Children who identify with a 'Deaf sub-culture', or those who learnt how to use sign language, may not feel isolated. However, some kids might if their parents have not learnt sign language.
A prelingual deaf child whose parents and other family members encourage them to the learn social skills acquired and used by hearing children are less likely to experience social isolation.
There are cases of profoundly deaf children who find themselves in no-man's land. They are on the outer fringes of their hearing peers' social circles, while at the same time are not fully accepted by totally deaf peers because they are not fluent in sign language.
What is post-lingual deafness?
Most people with some kind of hearing loss have post-lingual deafness. They had acquired spoken language before their hearing was diminished. Losing their sense of hearing may have been caused by a medication side-effect, trauma, infection, or a disease.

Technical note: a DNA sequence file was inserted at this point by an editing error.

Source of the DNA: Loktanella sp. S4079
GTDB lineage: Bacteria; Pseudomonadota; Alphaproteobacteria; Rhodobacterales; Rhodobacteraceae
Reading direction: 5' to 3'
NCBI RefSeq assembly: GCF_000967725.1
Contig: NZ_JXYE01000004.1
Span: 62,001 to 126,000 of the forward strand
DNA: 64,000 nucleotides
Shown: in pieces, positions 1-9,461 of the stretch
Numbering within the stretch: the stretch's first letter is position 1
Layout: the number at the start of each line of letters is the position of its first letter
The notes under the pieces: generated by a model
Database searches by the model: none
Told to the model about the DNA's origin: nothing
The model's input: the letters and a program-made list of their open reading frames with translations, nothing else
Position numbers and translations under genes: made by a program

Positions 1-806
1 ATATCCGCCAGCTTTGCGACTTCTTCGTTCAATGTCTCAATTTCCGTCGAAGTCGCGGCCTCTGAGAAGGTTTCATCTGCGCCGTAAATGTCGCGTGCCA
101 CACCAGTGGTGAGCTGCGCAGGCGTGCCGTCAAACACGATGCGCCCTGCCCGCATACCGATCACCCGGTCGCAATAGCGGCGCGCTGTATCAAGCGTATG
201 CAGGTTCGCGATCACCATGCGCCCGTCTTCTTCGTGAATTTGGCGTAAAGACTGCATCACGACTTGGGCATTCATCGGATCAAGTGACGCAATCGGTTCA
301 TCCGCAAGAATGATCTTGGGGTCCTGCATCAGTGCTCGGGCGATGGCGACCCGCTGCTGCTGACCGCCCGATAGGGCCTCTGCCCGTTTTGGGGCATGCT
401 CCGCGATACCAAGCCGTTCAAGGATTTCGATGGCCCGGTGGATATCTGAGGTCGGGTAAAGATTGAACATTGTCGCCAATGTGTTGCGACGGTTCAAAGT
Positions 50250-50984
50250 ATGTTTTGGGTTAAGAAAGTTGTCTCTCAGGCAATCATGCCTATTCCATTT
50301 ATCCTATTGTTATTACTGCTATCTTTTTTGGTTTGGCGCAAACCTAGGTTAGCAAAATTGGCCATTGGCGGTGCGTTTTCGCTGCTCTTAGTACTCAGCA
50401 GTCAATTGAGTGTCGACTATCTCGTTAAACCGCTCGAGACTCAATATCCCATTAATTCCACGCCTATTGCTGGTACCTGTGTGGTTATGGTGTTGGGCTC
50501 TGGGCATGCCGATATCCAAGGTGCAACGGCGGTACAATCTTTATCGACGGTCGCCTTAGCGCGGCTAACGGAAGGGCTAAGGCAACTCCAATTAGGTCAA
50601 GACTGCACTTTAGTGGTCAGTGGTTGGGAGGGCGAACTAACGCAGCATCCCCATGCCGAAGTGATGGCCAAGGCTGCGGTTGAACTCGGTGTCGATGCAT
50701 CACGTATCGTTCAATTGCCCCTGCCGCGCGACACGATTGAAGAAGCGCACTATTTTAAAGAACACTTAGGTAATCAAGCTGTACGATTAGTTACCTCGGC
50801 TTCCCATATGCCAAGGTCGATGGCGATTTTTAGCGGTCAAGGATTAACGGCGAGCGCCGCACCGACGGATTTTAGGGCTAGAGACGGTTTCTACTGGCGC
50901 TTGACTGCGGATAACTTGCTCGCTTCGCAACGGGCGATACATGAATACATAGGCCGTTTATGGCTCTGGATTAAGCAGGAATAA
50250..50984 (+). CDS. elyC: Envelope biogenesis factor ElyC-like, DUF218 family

In most cases, the person lost their hearing gradually; household members, friends and teachers may have noticed something was wrong before they themselves acknowledged the disability. Depending on the severity of hearing loss, the patient may have had to use hearing aids, had a cochlear implant inserted, or learnt how to lip-read.
People who experience hearing loss face different challenges, depending on when it occurred and how long it took to develop. They have to become familiar with new equipment, perhaps undergo surgery, learn sign language and lip reading, and use various communication devices. A feeling of isolation is a common problem, which can sometimes lead to depression and loneliness; add to that the process of coming to terms with a disability. It is also a challenge for household members, loved ones and close friends, who have to adapt to the person's hearing loss.
Miscommunication can place a strain on relationships, a strain not only for the person with the hearing impairment, but also people around them. If the hearing loss is gradual and has not yet been diagnosed, family members may mistakenly believe that the patient is becoming more distant.